County not Liable for Injury Caused by Natural Condition on Unimproved Property


In Meddock v. County of Yolo (--- Cal.Rptr.3d ----, Cal.App. 3 Dist., September 10, 2013), a California court of appeal determined that a county cannot be held liable for an injury caused by a naturally occurring tree on unimproved property which fell on a person.  The court ruled that because Government Code Section 831.2 provides immunity for an injury caused by a natural condition on unimproved property, regardless of the location where the injury occurred, the county was not liable.


Dwight Meddock was launching a boat on a paved boat ramp at a park operated by Yolo County ("County") on the Sacramento River, when part of a nearby tree broke loose and fell on him causing injury.  Meddock filed suit against the County, asserting that he was injured while "lawfully upon an improved portion" of the public property, and that his injury was caused by the county's failure to properly maintain the area's dead and dying trees.

The trial court granted summary judgment for the County, finding that Meddock's injuries were caused by trees on unimproved, rather than improved property, and that the County was therefore immune.  Meddock appealed.


Government Code Section 831.2 provides public entities with immunity from "an injury caused by a natural condition of any unimproved public property."  This case specifically hinged on the use of the word "caused," the court said.

The injury occurred on improved property, the boat ramp paved by the county, but it was caused by the nearby naturally occurring tree on unimproved property.  Significantly, Section 831.2 includes the word "caused," but not the word "occurred." Therefore, the court ruled that the County was immune from liability because Meddock's injury was caused by a natural condition of the unimproved property.

Further, the court investigated the legislative history of Section 831.2 and found it was intended to promote the public use of unimproved governmental property, reasoning that public agencies might prohibit such use if they risked liability for these types of injuries.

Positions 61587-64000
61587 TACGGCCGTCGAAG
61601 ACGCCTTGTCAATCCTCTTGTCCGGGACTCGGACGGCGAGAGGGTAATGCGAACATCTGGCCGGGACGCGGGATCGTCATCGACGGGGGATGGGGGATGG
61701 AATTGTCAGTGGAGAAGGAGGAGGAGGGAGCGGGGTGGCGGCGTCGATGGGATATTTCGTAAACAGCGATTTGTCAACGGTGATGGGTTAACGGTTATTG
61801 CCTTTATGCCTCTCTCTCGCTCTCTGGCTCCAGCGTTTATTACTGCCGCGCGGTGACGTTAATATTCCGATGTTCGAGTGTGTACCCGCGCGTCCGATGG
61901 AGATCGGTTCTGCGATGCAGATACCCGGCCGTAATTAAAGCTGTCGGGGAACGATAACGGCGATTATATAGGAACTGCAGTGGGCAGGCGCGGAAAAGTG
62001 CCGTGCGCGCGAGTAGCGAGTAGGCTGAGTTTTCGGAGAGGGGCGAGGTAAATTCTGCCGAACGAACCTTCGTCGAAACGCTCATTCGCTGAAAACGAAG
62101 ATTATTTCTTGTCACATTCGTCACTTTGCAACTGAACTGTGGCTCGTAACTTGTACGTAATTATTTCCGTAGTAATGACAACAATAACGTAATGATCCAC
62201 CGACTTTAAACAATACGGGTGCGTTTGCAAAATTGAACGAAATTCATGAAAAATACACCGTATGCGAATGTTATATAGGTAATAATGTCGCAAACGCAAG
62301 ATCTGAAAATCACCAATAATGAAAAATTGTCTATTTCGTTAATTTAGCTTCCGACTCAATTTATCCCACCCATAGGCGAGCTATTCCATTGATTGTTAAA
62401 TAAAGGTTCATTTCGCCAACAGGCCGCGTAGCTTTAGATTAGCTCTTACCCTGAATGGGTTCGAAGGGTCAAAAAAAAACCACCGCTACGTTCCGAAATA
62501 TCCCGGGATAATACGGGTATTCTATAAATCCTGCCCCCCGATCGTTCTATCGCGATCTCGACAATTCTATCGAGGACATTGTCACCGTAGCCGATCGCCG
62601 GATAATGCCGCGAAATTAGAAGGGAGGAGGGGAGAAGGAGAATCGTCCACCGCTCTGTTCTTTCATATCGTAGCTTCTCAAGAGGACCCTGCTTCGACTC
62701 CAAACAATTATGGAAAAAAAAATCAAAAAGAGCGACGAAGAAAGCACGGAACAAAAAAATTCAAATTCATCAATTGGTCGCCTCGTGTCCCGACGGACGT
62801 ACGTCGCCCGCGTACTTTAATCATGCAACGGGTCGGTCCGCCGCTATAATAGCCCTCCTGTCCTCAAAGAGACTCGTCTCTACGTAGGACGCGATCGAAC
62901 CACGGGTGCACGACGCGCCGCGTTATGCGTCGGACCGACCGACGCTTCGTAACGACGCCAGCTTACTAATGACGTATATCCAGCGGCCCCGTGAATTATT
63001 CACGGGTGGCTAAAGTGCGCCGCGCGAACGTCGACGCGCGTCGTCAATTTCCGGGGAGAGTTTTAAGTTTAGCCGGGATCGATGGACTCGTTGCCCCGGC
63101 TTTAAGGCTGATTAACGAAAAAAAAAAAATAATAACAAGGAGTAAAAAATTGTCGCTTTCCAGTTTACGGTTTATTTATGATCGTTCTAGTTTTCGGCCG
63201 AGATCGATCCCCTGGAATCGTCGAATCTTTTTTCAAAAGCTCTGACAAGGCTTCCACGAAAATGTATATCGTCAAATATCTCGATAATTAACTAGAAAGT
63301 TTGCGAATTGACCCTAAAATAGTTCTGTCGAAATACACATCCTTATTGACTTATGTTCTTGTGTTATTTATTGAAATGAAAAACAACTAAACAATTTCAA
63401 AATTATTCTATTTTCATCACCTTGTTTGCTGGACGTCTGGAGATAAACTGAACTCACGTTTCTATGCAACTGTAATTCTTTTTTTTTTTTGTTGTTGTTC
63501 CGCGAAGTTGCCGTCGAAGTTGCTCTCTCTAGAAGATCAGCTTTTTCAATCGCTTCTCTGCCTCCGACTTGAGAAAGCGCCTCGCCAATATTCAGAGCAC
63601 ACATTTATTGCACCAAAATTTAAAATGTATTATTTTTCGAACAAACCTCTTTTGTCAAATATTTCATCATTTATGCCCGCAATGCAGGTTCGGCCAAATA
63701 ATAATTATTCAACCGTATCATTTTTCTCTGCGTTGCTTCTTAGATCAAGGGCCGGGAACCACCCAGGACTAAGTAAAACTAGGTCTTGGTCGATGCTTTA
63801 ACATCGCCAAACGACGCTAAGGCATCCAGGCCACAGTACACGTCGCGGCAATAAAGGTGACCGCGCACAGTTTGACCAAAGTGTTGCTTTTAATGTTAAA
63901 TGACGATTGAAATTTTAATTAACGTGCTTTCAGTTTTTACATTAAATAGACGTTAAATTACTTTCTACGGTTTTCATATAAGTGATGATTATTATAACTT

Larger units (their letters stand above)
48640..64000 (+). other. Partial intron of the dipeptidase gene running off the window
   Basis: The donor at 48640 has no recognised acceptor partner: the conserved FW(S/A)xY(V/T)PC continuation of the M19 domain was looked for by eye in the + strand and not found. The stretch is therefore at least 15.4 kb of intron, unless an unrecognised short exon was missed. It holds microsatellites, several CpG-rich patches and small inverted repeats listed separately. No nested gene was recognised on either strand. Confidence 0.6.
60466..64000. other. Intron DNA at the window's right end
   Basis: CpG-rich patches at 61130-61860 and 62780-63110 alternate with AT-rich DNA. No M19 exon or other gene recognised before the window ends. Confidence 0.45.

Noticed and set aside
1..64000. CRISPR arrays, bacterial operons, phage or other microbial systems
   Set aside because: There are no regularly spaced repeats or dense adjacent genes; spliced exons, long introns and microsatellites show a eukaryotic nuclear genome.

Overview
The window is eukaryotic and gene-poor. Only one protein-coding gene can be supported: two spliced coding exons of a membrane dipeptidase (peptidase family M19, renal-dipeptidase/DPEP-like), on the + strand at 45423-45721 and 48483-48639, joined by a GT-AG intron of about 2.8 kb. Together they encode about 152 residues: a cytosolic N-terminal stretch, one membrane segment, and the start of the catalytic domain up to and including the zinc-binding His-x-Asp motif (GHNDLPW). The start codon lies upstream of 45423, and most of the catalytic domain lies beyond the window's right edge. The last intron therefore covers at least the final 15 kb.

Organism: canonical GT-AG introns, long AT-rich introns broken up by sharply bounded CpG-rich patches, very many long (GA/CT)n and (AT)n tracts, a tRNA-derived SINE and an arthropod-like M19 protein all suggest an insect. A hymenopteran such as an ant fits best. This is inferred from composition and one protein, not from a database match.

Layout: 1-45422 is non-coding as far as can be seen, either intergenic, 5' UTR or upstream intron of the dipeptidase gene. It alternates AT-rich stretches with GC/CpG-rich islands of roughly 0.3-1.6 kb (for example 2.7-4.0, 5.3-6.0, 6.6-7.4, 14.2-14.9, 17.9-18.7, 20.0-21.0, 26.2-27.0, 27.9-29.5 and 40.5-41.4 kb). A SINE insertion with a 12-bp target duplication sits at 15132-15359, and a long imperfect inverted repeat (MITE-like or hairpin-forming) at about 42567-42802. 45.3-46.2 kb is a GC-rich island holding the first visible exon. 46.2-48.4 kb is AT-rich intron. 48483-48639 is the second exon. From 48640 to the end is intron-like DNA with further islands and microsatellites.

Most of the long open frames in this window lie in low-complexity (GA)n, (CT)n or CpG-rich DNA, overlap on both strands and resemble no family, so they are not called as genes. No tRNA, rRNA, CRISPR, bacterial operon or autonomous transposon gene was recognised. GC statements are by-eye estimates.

Because Meddock's injuries were caused by decaying natural trees located on unimproved property, the County was immune from liability and the judgment was affirmed.

Written by:

Published In:

DISCLAIMER: Because of the generality of this update, the information provided herein may not be applicable in all situations and should not be acted upon without specific legal advice based on particular situations.

© Kronick, Moskovitz, Tiedemann & Girard | Attorney Advertising

Don't miss a thing! Build a custom news brief:

Read fresh new writing on compliance, cybersecurity, Dodd-Frank, whistleblowers, social media, hiring & firing, patent reform, the NLRB, Obamacare, the SEC…

…or whatever matters the most to you. Follow authors, firms, and topics on JD Supra.

Create your news brief now - it's free and easy »

All the intelligence you need, in one easy email:

Great! Your first step to building an email digest of JD Supra authors and topics. Log in with LinkedIn so we can start sending your digest...

Sign up for your custom alerts now, using LinkedIn ›

* With LinkedIn, you don't need to create a separate login to manage your free JD Supra account, and we can make suggestions based on your needs and interests. We will not post anything on LinkedIn in your name.